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CP promotes safety awareness and safe action around railroad property

CP promotes safety awareness and safe action around railroad property

Canadian Pacific (CP) and the Canadian Pacific Police Service (CPPS) will be educating the public during Rail Safety Week about safety in and around railway property and how to stay safe for the balance of the year.

From April 27 through May 3, CP and CPPS will conduct rail safety blitzes in communities across our network – from Montreal to Vancouver – with participation from other police agencies and schools to educate motorists, pedestrians, and the public about the role we each play in staying safe.

“When people use railway property or tracks as walking paths, they are risking their lives,” said Laird Pitz, Vice President and Chief Risk Officer. “Rail safety requires vigilance 24 hours a day, seven days a week, 365 days a year. We are asking everyone to consider their own safety around railroad property. The impact of an incident can have tragic consequences for all concerned, including family, friends and community.”

Despite the decline in incidents, one accident is one too many since they are all preventable.

Crossing accidents in Canada declined in 2014 from the five-year average but trespassing accidents did not improve, totaling 58 last year, unchanged from 2013. While crossing and trespassing fatalities declined from the five-year average, more work remains to be done.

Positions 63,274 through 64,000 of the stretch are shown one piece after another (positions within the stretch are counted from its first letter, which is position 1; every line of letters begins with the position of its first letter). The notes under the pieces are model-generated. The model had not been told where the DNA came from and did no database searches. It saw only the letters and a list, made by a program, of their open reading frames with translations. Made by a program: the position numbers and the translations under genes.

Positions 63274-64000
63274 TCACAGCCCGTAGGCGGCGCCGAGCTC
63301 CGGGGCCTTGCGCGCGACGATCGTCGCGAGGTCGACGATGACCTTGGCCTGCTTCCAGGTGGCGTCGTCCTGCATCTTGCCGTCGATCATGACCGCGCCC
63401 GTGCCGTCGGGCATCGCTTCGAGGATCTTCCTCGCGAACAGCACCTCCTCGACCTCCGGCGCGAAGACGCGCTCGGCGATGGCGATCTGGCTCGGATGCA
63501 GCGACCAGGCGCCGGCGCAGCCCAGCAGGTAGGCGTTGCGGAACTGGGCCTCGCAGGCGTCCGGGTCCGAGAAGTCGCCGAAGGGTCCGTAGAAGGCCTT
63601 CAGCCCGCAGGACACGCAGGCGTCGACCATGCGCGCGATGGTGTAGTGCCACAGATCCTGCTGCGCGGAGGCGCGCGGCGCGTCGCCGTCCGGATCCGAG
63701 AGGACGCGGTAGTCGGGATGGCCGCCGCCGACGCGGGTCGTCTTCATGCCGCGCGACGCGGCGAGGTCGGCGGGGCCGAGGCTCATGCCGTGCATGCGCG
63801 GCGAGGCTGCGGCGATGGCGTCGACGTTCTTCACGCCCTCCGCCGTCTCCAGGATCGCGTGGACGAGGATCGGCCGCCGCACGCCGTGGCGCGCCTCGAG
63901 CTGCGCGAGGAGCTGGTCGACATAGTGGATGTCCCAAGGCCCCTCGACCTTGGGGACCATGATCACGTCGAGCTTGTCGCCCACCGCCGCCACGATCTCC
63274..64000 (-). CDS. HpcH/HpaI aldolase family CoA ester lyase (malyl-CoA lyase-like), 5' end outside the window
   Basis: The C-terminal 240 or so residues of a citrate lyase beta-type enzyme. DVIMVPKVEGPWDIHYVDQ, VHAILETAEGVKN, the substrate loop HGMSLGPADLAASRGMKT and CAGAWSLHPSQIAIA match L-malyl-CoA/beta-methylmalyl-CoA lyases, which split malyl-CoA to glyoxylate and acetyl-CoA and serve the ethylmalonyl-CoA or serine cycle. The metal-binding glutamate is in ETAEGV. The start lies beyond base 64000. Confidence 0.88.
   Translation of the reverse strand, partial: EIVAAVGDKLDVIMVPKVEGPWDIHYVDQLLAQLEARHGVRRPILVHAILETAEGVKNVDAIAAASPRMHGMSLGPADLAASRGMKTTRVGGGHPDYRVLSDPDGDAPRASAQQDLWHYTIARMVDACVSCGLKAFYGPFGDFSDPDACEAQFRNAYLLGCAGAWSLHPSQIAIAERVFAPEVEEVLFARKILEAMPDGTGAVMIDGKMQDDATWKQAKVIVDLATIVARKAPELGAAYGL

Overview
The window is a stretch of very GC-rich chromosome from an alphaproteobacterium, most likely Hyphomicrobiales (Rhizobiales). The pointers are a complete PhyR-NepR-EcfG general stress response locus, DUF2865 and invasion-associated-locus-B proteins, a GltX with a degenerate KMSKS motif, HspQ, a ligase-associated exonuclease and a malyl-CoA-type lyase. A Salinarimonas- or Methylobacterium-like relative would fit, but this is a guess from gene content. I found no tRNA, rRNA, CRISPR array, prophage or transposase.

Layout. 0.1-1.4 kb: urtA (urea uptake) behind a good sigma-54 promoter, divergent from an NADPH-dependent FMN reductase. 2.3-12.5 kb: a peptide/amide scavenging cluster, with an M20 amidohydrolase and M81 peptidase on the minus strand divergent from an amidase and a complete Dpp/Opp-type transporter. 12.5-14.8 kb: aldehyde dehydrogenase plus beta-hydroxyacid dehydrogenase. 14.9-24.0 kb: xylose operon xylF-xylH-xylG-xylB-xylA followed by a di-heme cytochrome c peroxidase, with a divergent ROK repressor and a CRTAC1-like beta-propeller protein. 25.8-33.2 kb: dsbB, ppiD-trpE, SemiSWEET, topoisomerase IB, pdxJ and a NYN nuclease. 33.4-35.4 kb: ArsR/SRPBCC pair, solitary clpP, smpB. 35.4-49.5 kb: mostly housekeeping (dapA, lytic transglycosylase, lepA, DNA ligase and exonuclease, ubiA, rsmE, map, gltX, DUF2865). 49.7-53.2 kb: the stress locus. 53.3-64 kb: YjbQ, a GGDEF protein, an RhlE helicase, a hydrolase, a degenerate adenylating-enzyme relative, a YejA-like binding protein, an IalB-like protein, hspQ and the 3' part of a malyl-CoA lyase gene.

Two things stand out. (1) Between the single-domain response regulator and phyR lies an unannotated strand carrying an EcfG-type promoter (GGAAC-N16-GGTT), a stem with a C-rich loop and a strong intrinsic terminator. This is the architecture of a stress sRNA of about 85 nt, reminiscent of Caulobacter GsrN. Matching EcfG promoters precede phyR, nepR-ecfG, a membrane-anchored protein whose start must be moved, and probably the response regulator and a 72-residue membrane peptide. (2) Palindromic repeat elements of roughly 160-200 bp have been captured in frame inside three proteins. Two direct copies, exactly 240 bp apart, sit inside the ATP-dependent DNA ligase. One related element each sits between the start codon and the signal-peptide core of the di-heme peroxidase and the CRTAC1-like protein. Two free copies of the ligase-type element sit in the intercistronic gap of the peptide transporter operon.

Operation Lifesaver (OL), a not-for-profit organisation sponsored by Canada’s railway industry and Transport Canada, has organised Rail Safety Week for 12 years. This year, OL has planned over 500 activities during the week, including presentations in schools, mock collisions and crossing blitzes.

“When people see tracks, we want them to think ‘danger’,” said Mike Regimbal, National Director of OL. “Ignorance around railway property can result in a serious injury or death, and could have a serious impact on you, your friends and family, your community and railway employees.”

Operation Lifesaver spreads its motto of “Look, Listen and Live” through its many year-long initiatives that complement RSW, including interactive websites, online new and professional driver education modules, and social media outreach. Additionally, OL’s network of volunteers conducts more than 500 rail safety presentations and activities across Canada each year.

“Last year, we saw year-over-year improvements in certain areas, including reductions in crossing and trespassing fatalities,” said Regimbal. “The rise of serious injuries is concerning. The statistics involving British Columbia and trespassing incidents in Alberta are also troubling. The worst part is that all incidents are preventable.”